By Tom Quiner

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For the first time in history, a president won’t attend the funeral of a sitting Supreme Court justice.

The man who pledged to reach across the aisle and bring our nation together won’t walk across the street to attend Antonin Scalia’s funeral.

Mr. Scalia has been hailed as not just a brilliant jurist, but as a great human being. Clearly, a man of Barack Obama’s stature has trouble relating to a man of Mr. Scalia’s stature.

If you would like to gauge the depth of Scalia’s faith and character, the letter below gives you a glimpse.

In an era where left-leaning political types disparage God and beat the faithful down by wielding their mighty PC club, Mr. Scalia remained simply himself: a man who loved God; a man who believed in the resurrection; a man who surely walks with the angels today.

A man like Barack Obama simply could not relate to a letter like this:

September 1, 1998

Dr. James C. Goodloe
Grace Covenant Presbyterian Church
1627 Monument Avenue
Richmond, Virginia 23220-2925

Dear Dr. Goodloe:

I looked for you unsuccessfully at the luncheon following the funeral yesterday. I wanted to tell you how reverent and inspiring I found the service that you conducted.

In my aging years, I have attended so many funerals of prominent people that I consider myself a connoisseur of the genre. When the deceased and his family are nonbelievers, of course, there is not much to be said except praise for the departed who is no more. But even in Christian services conducted for deceased Christians , I am surprised at how often eulogy is the centerpiece of the service, rather than (as it was in your church) the Resurrection of Christ, and the eternal life which follows from that. I am told that, in Roman Catholic canon law, encomiums at funeral Masses are not permitted—though if that is the rule, I have never seen it observed except in the breach. I have always thought there is much to be said for such a prohibition, not only because it spares from embarrassment or dissembling those of us about whom little good can truthfully be said, but also because, even when the deceased was an admirable person—indeed, especially when the deceased was an admirable person—praise for his virtues can cause us to forget that we are praying for, and giving thanks for, God’s inexplicable mercy to a sinner. (My goodness, that seems more like a Presbyterian thought than a Catholic one!)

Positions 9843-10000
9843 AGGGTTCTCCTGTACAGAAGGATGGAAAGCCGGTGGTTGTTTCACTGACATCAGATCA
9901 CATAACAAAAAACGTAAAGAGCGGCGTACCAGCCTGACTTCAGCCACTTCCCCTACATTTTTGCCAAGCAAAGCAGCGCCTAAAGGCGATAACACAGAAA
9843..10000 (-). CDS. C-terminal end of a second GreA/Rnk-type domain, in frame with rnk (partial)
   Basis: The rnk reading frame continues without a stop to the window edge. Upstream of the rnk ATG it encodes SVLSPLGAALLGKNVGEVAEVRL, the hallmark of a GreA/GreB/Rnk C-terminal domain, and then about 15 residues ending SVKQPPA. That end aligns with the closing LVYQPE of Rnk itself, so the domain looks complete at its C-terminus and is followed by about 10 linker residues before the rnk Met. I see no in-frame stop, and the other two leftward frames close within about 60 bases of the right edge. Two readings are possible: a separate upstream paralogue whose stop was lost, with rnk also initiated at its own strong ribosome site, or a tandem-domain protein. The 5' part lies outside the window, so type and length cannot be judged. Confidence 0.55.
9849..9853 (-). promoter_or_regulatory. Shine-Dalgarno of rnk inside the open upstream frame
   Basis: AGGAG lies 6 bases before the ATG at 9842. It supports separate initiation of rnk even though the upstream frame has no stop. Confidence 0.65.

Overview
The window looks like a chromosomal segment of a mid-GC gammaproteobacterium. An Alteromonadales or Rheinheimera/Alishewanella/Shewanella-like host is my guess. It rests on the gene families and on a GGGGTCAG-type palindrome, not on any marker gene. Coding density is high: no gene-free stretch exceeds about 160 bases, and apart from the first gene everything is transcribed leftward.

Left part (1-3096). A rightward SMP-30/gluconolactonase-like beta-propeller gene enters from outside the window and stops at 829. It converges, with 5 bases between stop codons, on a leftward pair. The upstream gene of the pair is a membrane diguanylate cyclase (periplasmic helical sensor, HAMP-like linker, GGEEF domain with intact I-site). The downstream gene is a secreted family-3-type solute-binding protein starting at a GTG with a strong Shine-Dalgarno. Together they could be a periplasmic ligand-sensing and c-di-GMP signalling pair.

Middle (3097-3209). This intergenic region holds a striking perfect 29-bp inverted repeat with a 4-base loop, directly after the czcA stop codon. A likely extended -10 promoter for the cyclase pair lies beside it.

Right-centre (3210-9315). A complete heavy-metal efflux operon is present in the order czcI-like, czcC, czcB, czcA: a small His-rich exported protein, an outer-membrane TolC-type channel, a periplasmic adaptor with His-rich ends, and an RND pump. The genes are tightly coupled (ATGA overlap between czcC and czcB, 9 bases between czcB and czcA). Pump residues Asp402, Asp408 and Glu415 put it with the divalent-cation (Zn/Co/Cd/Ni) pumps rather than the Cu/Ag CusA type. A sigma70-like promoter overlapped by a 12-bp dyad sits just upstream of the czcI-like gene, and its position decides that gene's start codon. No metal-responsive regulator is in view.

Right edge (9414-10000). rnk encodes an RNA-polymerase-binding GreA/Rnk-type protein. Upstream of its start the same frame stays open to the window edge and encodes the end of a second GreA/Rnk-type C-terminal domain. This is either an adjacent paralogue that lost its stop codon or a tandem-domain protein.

Perhaps the clergymen who conduct relatively secular services are moved by a desire not to offend the nonbelievers in attendance—whose numbers tend to increase in proportion to the prominence of the deceased. What a great mistake. Weddings and funerals (but especially funerals) are the principal occasions left in modern America when you can preach the Good News not just to the faithful, but to those who have never really heard it.

Many thanks, Dr. Goodloe, for a service that did honor to Lewis and homage to God. It was a privilege to sit with your congregation. Best regards.

Sincerely,

Antonin Scalia

3 Comments

  1. agent provocateur on February 19, 2016 at 5:15 pm

    Reblogged this on Nevada State Personnel WATCH.

  2. stevegreer1 on February 20, 2016 at 8:12 am

    Tom,
    According to the DSM-V, the symptoms of narcissistic personality disorder are:

    -Having an exaggerated sense of self-importance
    -Expecting to be recognized as superior even without achievements that warrant it
    -Exaggerating your achievements and talents
    -Being preoccupied with fantasies about success, power, brilliance, beauty or the perfect mate
    -Believing that you are superior and can only be understood by or associate with equally special people
    -Requiring constant admiration
    -Having a sense of entitlement
    -Expecting special favors and unquestioning compliance with your expectations
    -Taking advantage of others to get what you want
    -Having an inability or unwillingness to recognize the needs and feelings of others
    -Being envious of others and believing others envy you
    -Behaving in an arrogant or haughty manner

    Any of those sound familiar? Of course Obama wouldn’t attend Justice Scalia’s funeral. There would be no way Obama could have made it about himself since it was obvious he had no love for Justice Scalia.

    • quinersdiner on February 20, 2016 at 8:18 am

      That is an amazing description. Your last sentence is the zinger. Thanks for sharing this.

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